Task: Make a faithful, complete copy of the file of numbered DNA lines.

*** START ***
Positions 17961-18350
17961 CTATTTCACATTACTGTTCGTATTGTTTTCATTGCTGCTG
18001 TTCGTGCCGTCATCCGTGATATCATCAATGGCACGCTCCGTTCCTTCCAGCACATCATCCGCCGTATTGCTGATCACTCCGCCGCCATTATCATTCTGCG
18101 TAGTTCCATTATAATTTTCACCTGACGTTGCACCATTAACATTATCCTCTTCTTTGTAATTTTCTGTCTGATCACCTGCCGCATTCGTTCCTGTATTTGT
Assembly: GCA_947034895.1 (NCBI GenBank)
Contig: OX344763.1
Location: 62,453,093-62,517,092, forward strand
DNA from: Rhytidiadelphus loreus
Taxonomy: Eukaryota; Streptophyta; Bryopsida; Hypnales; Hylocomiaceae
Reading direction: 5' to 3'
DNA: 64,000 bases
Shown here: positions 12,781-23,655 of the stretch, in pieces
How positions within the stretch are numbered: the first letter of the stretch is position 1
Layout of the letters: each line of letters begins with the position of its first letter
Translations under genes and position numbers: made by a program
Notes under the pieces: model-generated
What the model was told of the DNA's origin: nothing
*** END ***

Positions 17961-18350
17961 CTATTTCACATTACTGTTCGTATTGTTTTCATTGCTGCTG
18001 TTCGTGCCGTCATCCGTGATATCATCAATGGCACGCTCCGTTCCTTCCAGCACATCATCCGCCGTATTGCTGATCACTCCGCCGCCATTATCATTCTGCG
18101 TAGTTCCATTATAATTTTCACCTGACGTTGCACCATTAACATTATCCTCTTCTTTGTAATTTTCTGTCTGATCACCTGCCGCATTCGTTCCTGTATTTGT
Assembly: GCA_947034895.1 (NCBI GenBank)
Contig: OX344763.1
Location: 62,453,093-62,517,092, forward strand
DNA from: Rhytidiadelphus loreus
Taxonomy: Eukaryota; Streptophyta; Bryopsida; Hypnales; Hylocomiaceae
Reading direction: 5' to 3'
DNA: 64,000 bases
Shown here: positions 12,781-23,655 of the stretch, in pieces
How positions within the stretch are numbered: the first letter of the stretch is position 1
Layout of the letters: each line of letters begins with the position of its first letter
Translations under genes and position numbers: made by a program
Notes under the pieces: model-generated
What the model was told of the DNA's origin: nothing